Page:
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Adding Scientific Functions to a Web Page Calculator


In this last part of our six-part series, we shall talk about adding scientific functions to our web page calculator, and then conclude. Scientific functions refer to functions like sin(?), cos(?), tan(?), and log(x). The process is not as difficult as you think. The JavaScript interpreter incorporated into many browsers has some built-in scientific functions. It has most of the functions we shall use. However, it does not have some of the functions we shall use. We shall have to code the pair of functions that JavaScript does not have.

Author Info:
By: Chrysanthus Forcha
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April 08, 2009
TABLE OF CONTENTS:
  1. · Adding Scientific Functions to a Web Page Calculator
  2. · Coding Summary
  3. · Details of the Scientific Function
  4. · The Global Variables

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Adding Scientific Functions to a Web Page Calculator - Coding Summary
(Page 2 of 4 )

All of the scientific buttons have the onclick attribute. All of the buttons call one new function, which is the scienceFn() function. The yx button calls our old operator() function. All of the scientific functions we are dealing with, except the one for yx, use only one value, namely, the number you type.

The yx button does not use the scienceFn() function. When you type a number, and then press a scientific button, the scienceFn() function is called. The scienceFn() function has a switch statement, and each of its cases has a scientific function. So, after you have typed a number and clicked a scientific button, the corresponding scientific function uses the number typed as argument, and is executed. The scienceFn() function copies the result to the display.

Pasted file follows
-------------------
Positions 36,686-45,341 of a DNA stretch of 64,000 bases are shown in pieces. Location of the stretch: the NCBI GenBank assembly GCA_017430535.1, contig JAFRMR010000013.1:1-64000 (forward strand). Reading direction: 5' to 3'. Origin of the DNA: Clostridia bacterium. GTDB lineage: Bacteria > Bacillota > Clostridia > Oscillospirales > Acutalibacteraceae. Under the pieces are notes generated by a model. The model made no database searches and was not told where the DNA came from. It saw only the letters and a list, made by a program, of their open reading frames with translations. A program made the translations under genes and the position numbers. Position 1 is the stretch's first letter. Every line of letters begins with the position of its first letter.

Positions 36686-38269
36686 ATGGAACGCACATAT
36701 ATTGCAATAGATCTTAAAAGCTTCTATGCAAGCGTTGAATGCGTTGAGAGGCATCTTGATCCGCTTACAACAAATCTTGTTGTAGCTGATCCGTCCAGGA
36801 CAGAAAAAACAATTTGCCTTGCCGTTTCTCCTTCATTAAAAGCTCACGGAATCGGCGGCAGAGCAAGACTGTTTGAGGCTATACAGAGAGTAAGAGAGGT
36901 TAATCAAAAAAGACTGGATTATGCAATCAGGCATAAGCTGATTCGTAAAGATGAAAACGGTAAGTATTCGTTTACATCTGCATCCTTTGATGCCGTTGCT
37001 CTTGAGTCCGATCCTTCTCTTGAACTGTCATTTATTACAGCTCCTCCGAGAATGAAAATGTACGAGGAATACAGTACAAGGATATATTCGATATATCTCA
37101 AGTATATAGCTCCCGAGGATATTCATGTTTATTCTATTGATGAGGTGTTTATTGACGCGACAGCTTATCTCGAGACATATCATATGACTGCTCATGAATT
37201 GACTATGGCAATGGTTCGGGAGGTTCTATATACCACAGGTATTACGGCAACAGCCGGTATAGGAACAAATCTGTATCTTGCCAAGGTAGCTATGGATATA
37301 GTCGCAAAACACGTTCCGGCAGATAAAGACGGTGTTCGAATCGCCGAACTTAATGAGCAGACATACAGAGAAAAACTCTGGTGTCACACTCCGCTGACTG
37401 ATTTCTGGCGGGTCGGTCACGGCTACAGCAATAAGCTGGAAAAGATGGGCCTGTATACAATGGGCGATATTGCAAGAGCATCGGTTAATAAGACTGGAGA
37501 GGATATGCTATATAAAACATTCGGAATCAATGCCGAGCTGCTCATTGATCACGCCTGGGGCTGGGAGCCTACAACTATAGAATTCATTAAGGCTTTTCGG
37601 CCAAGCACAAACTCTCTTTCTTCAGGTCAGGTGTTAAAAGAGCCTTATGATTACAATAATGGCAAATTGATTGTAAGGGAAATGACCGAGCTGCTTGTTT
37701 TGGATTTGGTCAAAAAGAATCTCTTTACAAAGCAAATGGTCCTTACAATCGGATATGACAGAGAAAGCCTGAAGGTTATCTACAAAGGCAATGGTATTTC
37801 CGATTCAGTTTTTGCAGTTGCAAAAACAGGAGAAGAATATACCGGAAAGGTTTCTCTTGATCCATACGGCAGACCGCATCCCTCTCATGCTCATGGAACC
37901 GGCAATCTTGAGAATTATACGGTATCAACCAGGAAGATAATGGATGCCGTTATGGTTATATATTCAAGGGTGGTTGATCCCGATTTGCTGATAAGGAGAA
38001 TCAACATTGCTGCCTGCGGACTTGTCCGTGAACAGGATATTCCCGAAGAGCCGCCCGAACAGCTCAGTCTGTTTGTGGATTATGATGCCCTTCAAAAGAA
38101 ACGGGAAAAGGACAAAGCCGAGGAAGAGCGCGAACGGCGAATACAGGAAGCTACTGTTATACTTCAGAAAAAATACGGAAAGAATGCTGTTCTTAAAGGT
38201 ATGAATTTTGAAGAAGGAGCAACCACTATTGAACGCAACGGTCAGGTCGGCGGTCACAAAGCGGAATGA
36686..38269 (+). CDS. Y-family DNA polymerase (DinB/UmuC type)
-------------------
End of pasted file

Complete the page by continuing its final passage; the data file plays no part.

The function for the yx button needs two values for evaluation. Like the "+" operator, which needs two values for evaluation and uses the operator() function, when you click the yx button, the operator() function is called. We shall see the details later. This is the skeleton of the scienceFn() function:


//Science function

function scienceFn(ID)

{

switch (ID)

{

case "BSI":

//give the sine of an angle

break;

case "BCO":

//give the

break;

case "BTA":

//give the tangent of an angle

break;

case "BLN":

//give the natural log of a number

break;

case "BLO":

//give log to base 10 of a number

break;

case "BSQ":

//give the square root of a number

break;

case "BX2":

//give the square of a number

break;

case "BEX":

// Returns Eno., where number is the argument, and E is Euler's constant.

break;

case "BRO":

//round a number to the nearest integer.

break;

}

}


The JavaScript Math Object

JavaScript has a top-level object called the Math object. This object has properties and methods. For example, Math.PI returns the value of pi. Math.cos() returns the cosine of . The methods are of the class and not of the instance of the class. So you do not need the instance of the class to call the method. That is why we use the class name "Math" to call the methods. These methods are called static methods. In fact, all of the properties and methods of the Math class (which is a top level object) are static.


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